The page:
A congressional hearing in Washington, on the future of U.S.-Zimbabwe relations, revealed expectations of an ‘harmonious and mutually beneficial,” relationship between the two countries in the, future, however, not with President Robert Mugabe or his ZANU-PF government
The members of Congress, who heard testimonies from Deputy Assistant Secretary of State for Africa, Shannon Smith, Executive Director Ben Freeth of the Mike Campbell Foundation and Regional program director for Africa, Imani Countess of the Solidarity Center, said they hoped to gain insight into the situation in Zimbabwe, to determine U.S. policy there, going forward.
In his opening remarks, the chair of the Subcommittee on Africa, Global Health, Global Human Rights and International Organizations, Christopher Smith, indicated a need to look past President Mugabe, given his age of 91.
“A leader nearing a century or more, presiding over a fractious political scene, in a country that has experienced political and economic turmoil, creates a situation in which planning for possible outcomes to regime change must be devised.”
In looking past Mr. Mugabe, Smith acknowledged a strained and suspicious relationship between the two countries, which he said contributed to the U.S.’s inability to “reach out to and be cooperative with Zimbabwean officials.”
Smith said the strained relations date back to Zimbabwe’s 1980 independence, to which he confessed, the U.S. had little to do with.
“Part of the problem has been resentment by Zimbabwean President Robert Mugabe and his closest advisors, against the United States for not supporting their liberation movement. A backdrop to which was the geopolitical conflict between the Soviet Union and the U.S.”
“Another part of the problem,” Smith said, was Zimbabwe’s intolerance for what he termed “the justifiable public criticism of repressive political policies by the Mugabe government, by successive U.S. administrations.”
Smith however, said the U.S. government stands by its criticisms of Zimbabwe’s government which he said “continues to rule in large part through intimidation and manipulation of elections.” He raised further concern over continued allegations of human rights violations in the form of incarcerations, torture and disappearances of government opponents, and repressive laws among others.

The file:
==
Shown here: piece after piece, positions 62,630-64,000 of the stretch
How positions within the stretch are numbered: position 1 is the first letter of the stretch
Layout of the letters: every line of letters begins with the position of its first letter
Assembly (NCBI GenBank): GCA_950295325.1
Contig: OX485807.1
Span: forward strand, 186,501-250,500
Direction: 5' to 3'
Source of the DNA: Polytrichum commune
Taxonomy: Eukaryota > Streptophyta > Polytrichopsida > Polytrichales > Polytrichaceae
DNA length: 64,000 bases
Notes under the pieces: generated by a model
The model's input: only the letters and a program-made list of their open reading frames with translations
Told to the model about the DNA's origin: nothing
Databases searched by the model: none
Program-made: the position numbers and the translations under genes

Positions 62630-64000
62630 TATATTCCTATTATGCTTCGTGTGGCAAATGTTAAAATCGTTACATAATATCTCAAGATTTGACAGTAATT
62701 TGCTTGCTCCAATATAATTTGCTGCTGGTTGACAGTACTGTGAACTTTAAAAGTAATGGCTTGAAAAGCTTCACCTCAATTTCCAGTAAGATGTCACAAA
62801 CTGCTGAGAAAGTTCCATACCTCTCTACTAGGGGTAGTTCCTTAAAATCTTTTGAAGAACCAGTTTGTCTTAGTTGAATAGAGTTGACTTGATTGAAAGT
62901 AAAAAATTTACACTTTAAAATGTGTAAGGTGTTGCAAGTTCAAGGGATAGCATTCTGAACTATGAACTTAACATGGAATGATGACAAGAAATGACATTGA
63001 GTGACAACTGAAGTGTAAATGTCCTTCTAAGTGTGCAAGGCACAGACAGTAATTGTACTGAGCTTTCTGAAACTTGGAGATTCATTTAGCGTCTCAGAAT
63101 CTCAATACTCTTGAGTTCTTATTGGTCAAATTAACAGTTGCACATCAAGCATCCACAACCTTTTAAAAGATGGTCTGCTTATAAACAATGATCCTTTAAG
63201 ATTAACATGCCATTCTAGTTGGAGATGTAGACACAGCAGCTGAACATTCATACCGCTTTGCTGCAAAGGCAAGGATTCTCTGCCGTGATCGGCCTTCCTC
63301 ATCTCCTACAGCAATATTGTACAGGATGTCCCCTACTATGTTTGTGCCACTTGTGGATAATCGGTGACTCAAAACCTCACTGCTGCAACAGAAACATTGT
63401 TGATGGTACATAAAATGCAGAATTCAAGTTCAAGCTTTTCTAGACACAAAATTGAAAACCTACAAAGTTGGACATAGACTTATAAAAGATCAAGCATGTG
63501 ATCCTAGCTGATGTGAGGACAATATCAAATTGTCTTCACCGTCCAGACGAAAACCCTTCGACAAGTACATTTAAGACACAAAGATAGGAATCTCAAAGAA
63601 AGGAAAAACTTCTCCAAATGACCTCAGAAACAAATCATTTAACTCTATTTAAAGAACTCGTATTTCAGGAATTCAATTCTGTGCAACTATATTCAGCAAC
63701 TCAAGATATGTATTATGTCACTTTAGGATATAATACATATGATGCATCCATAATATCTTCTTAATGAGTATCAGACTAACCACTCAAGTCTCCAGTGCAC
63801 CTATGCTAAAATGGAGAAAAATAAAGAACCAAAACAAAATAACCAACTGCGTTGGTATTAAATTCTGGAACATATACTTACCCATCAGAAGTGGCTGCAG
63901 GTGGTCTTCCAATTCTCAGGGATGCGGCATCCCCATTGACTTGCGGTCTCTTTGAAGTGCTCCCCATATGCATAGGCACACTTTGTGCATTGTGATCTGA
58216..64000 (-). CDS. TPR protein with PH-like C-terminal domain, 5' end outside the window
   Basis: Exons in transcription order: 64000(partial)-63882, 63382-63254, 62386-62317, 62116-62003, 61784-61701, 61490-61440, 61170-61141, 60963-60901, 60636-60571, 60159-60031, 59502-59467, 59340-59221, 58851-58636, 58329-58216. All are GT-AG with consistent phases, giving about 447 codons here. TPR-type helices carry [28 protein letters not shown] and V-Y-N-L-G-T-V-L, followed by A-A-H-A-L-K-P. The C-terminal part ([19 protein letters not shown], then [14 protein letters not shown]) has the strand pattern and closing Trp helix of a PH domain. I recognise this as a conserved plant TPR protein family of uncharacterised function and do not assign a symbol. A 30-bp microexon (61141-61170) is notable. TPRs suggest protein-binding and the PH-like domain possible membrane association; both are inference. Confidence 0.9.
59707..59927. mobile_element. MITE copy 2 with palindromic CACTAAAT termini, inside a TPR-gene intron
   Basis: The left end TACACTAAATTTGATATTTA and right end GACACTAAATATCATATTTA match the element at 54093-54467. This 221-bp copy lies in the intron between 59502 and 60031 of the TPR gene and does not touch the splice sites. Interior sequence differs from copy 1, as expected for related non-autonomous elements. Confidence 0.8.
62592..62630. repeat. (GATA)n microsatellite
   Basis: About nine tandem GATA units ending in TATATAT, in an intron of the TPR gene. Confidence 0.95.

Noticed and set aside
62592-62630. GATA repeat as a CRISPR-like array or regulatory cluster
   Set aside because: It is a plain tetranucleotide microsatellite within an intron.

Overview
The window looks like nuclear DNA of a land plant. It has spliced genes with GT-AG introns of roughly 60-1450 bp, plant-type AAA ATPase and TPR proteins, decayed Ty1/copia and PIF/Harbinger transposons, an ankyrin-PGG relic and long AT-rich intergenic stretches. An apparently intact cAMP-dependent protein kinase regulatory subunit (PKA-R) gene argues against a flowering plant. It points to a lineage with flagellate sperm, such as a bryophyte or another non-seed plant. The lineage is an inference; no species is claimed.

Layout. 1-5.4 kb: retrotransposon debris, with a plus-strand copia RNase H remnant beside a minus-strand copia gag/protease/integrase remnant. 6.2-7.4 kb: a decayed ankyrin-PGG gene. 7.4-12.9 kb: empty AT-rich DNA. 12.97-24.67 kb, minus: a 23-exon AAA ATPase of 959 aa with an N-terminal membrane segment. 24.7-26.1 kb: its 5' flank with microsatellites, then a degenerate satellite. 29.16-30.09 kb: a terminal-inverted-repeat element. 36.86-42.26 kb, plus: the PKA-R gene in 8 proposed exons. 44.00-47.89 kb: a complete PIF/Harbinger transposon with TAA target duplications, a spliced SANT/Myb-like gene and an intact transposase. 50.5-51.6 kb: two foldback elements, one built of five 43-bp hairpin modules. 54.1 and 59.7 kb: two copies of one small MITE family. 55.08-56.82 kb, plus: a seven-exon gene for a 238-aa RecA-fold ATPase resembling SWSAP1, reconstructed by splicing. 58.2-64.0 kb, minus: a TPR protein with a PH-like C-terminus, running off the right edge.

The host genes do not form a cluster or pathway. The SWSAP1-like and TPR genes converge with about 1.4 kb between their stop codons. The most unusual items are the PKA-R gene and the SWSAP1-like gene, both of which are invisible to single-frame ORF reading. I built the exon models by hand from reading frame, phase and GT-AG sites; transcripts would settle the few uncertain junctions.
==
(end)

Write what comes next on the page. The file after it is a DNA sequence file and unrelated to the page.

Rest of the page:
Ranking member Karen Bass of the Subcommittee on Africa, queried the relationship between the U.S. and non-governmental organizations and civil society groups, and their role in supporting transparency and accountability in Zimbabwe, as a counter to Mr. Mugabe’s government, whom she said did not appear to have the people’s needs at heart.
“At the beginning of his tenure, sadly, Mugabe was praised by many as a force for liberating the Zimbabwean people. Obviously, the current government has been marked by challenges and suppression of voices, a restrictive electoral process and lack of transparency in national elections.”
Given the continuing allegations against President Mugabe and his government, Congressman Curt Clawson from Florida, questioned the need for the U.S. to do anything beyond giving direct aid to citizens, as long as President Mugabe is in power.
“Unless we have new leadership at the top, why should we do anything but humanitarian. Am I wrong about that?” the Congressman asked Dr. Smith. Clawson, who summarized Zimbabwe as “an opportunity lost,” continued, saying, that while he was committed to helping the people of Zimbabwe, anything beyond humanitarian, “is pretty hopeless, in terms of using our money and resources” under the circumstances.
Responding to concerns raised by Countess of the Solidarity Center that contined support for Zimbabwe is important for the stability of neighboringer countries, Clawson said it is regional leaders who have defied efforts by the U.S. to put pressure on Mr. Mugabe. A position echoed by Smith.
"Mugabe has enjoyed the support of many other African leaders who have considered him an elder," Smith said, "and have generally declined to join our international efforts to sanction his government."
Several members raised the issue of sanctions, seeking clarity on their makeup and also impact on the government.
But stressing the concern for the Zimbabwean people, Congressman Daniel Donovan from New York implored the Smith to ensure that Zimbabweans now that the U.S. cares, and is still providing assistance.
“When you speak to citizens of Zimbabwe, do they know of our support,” Congressman Donovan queried Smith. “Do they know that the United States supports them?”
Other issues raised at the hearing addressed the impact of sanctions on Zimbabwe, the role of China, Russia and former Ethiopian leader Haile Mariam Mengistu, who lives in Zimbabwe, but was convicted for atrocities in his countries, and sentenced to death in absentia.